"The greatest fine art of the future will be the making of a comfortable living from a small piece of land."
-Abraham Lincoln


Most of the gourds that I set aside to dry are ready.  There are only two that aren't quite dry yet and will probably need about another week or so. 

  The outsides of these gourds have already gone through two of the three (or four..depending on the project) cleaning processes that I use.  They've already had their warm spongebath in sudsy dish soap water.Got rinsed off and then dried again in the sunshine (what little we've had lately) and they've soaked for an hour or so in 1 cup of bleach (vinegar works well too) to one gallon of warm water. 
  Little word to the wise...gourds float.  So if you are going to soak them make sure to either put them in a nylon sack (think pantyhose) that already has a brick or heavy stones in it before putting them into the water OR place a wet rag over the tops of the gourds after you put them into the water.  You just need something to hold all parts of the gourd under the water.
   Once they've soaked in the bleach solution I use a copper pot scrubber to gently rub all over the surface of the gourd to remove all the more stubborn mold that sometimes sticks to the gourds. Sometimes it takes a little doing.  I hadn't gotten to this part of the cleaning process yet when I took the above pictures.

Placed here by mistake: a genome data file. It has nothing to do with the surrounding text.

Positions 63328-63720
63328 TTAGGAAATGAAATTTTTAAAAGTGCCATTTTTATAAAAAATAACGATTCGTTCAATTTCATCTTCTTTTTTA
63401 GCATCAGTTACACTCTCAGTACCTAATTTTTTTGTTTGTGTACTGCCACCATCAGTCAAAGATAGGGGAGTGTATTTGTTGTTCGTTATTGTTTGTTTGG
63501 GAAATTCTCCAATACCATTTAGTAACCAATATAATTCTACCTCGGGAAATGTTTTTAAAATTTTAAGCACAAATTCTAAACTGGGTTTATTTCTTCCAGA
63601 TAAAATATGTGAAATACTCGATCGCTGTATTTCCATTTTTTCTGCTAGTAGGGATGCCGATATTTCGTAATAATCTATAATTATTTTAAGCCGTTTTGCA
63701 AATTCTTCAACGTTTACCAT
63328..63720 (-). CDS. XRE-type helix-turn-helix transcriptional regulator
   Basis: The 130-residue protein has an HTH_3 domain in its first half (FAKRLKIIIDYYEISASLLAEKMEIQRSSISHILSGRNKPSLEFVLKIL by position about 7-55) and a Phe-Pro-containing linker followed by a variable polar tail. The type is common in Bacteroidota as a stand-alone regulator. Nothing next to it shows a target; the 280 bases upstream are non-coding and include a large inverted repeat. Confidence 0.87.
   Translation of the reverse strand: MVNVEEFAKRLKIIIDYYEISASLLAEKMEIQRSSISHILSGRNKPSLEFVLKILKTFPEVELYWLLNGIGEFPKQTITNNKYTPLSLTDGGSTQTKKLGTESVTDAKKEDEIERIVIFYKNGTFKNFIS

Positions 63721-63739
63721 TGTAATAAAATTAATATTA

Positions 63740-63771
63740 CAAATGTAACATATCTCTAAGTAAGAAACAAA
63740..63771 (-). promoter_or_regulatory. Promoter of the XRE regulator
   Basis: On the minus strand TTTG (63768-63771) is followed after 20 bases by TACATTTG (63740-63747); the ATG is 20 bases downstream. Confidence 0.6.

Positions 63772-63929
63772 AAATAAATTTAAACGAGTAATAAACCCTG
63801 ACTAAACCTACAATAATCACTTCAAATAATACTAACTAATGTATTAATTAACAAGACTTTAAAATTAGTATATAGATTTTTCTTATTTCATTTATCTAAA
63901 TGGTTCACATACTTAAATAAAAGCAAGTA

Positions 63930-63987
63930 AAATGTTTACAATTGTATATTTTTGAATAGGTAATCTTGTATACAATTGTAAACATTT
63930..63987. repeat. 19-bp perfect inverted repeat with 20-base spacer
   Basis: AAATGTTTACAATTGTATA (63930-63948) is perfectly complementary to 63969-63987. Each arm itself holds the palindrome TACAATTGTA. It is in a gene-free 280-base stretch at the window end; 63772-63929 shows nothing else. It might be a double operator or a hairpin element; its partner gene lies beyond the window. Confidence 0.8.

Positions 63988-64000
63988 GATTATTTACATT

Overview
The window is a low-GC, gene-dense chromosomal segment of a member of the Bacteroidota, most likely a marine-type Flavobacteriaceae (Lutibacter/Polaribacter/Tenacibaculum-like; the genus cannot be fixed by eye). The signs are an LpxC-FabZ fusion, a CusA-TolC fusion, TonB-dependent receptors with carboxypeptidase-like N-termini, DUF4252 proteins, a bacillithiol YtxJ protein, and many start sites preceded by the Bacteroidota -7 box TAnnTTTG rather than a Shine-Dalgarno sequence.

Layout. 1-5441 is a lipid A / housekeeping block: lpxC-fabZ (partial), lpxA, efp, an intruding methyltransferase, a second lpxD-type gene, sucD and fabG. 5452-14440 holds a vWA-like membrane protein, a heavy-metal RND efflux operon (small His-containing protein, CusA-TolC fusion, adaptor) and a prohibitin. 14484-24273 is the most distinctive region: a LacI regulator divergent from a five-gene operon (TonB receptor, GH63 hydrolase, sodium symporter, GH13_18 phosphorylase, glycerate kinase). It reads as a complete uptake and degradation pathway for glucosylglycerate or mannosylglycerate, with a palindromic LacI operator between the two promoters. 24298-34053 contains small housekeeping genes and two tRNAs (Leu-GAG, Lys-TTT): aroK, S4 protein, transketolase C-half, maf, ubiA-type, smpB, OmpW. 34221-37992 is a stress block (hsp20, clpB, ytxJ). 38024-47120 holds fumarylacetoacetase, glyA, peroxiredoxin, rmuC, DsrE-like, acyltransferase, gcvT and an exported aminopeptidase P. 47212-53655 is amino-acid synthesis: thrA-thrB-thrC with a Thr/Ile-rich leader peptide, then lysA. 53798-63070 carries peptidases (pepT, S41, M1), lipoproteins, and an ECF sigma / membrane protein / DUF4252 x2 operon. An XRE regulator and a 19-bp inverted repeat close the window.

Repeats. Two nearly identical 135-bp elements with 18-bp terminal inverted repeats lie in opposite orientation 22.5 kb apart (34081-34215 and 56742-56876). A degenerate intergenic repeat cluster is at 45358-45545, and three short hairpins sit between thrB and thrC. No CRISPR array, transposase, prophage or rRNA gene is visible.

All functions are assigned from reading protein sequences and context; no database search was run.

The mold frequently leaves a moddled stain on the gourd, it's part of it's charm.  If you want to stain the gourd you will want to finish the outside cleaning process with a bit of fine grit sandpaper worked in even, gentle circular strokes all over the gourd.   If you don't do this step and try to stain the gourd the waxy outer skin will likely mess things up for you. Be aware though that sandpapering the gourd also removes some of the moddling left by the mold.

If you are leaving the gourd whole without cutting, carving, or drilling into the gourd in anyway then you can stop here.  Otherwise, you will need to clean the inside of the gourd.  That's a tricky...and potentially dangerous process. Before you even THINK about starting to do that you will need to get a good quality dust mask or, better yet, a full blown respirator and some safety goggles. The inside of gourds always contain dust and usually contain some nasty molds, fungus, sometimes bacteria etc. that can cause nasty things like infections, gourd flu (really sucks), allergic reactions...sometimes anaphylactic in nature. So, yeah, be smart and be safe about all of this. I'll get into how to clean the inside of the gourds later on...for now I'm off to watch "How the States Got Their Shapes" on the History channel because I'm one of those dorks that really LOVES those kinds of shows.